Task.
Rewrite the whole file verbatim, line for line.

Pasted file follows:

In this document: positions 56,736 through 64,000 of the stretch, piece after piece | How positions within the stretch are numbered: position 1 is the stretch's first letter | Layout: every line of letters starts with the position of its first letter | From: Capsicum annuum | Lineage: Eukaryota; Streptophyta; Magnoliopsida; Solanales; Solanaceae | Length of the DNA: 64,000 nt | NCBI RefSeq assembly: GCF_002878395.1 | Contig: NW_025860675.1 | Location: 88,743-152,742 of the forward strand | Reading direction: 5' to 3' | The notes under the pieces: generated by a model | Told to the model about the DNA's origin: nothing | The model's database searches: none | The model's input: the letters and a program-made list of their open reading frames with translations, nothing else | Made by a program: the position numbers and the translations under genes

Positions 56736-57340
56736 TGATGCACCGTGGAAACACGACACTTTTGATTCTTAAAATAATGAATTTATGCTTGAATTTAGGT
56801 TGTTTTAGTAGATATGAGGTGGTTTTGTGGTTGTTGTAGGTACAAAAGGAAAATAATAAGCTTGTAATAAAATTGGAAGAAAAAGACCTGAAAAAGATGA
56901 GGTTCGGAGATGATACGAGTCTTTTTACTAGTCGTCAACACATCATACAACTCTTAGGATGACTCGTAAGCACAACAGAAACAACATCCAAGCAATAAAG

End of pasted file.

In this document: positions 56,736 through 64,000 of the stretch, piece after piece | How positions within the stretch are numbered: position 1 is the stretch's first letter | Layout: every line of letters starts with the position of its first letter | From: Capsicum annuum | Lineage: Eukaryota; Streptophyta; Magnoliopsida; Solanales; Solanaceae | Length of the DNA: 64,000 nt | NCBI RefSeq assembly: GCF_002878395.1 | Contig: NW_025860675.1 | Location: 88,743-152,742 of the forward strand | Reading direction: 5' to 3' | The notes under the pieces: generated by a model | Told to the model about the DNA's origin: nothing | The model's database searches: none | The model's input: the letters and a program-made list of their open reading frames with translations, nothing else | Made by a program: the position numbers and the translations under genes

Positions 56736-57340
56736 TGATGCACCGTGGAAACACGACACTTTTGATTCTTAAAATAATGAATTTATGCTTGAATTTAGGT
56801 TGTTTTAGTAGATATGAGGTGGTTTTGTGGTTGTTGTAGGTACAAAAGGAAAATAATAAGCTTGTAATAAAATTGGAAGAAAAAGACCTGAAAAAGATGA
56901 GGTTCGGAGATGATACGAGTCTTTTTACTAGTCGTCAACACATCATACAACTCTTAGGATGACTCGTAAGCACAACAGAAACAACATCCAAGCAATAAAG